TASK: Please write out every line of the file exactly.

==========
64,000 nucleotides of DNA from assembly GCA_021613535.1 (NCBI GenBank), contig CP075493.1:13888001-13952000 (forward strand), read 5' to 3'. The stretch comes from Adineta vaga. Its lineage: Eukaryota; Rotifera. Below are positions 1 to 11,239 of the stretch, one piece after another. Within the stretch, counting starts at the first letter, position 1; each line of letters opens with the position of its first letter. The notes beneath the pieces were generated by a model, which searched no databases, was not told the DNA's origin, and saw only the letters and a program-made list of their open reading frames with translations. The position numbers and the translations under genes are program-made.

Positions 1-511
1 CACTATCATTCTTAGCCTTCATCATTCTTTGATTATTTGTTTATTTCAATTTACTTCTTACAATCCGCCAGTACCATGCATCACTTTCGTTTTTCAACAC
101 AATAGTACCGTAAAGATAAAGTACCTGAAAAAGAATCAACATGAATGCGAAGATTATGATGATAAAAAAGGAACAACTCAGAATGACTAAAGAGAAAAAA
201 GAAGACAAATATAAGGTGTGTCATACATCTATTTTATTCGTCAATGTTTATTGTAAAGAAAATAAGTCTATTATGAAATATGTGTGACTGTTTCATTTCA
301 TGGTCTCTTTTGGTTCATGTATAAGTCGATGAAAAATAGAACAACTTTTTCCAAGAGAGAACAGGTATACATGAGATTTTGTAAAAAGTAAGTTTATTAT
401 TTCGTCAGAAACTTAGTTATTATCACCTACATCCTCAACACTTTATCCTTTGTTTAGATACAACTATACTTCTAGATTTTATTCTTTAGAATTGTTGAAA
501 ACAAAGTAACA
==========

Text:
64,000 nucleotides of DNA from assembly GCA_021613535.1 (NCBI GenBank), contig CP075493.1:13888001-13952000 (forward strand), read 5' to 3'. The stretch comes from Adineta vaga. Its lineage: Eukaryota; Rotifera. Below are positions 1 to 11,239 of the stretch, one piece after another. Within the stretch, counting starts at the first letter, position 1; each line of letters opens with the position of its first letter. The notes beneath the pieces were generated by a model, which searched no databases, was not told the DNA's origin, and saw only the letters and a program-made list of their open reading frames with translations. The position numbers and the translations under genes are program-made.

Positions 1-511
1 CACTATCATTCTTAGCCTTCATCATTCTTTGATTATTTGTTTATTTCAATTTACTTCTTACAATCCGCCAGTACCATGCATCACTTTCGTTTTTCAACAC
101 AATAGTACCGTAAAGATAAAGTACCTGAAAAAGAATCAACATGAATGCGAAGATTATGATGATAAAAAAGGAACAACTCAGAATGACTAAAGAGAAAAAA
201 GAAGACAAATATAAGGTGTGTCATACATCTATTTTATTCGTCAATGTTTATTGTAAAGAAAATAAGTCTATTATGAAATATGTGTGACTGTTTCATTTCA
301 TGGTCTCTTTTGGTTCATGTATAAGTCGATGAAAAATAGAACAACTTTTTCCAAGAGAGAACAGGTATACATGAGATTTTGTAAAAAGTAAGTTTATTAT
401 TTCGTCAGAAACTTAGTTATTATCACCTACATCCTCAACACTTTATCCTTTGTTTAGATACAACTATACTTCTAGATTTTATTCTTTAGAATTGTTGAAA
501 ACAAAGTAACA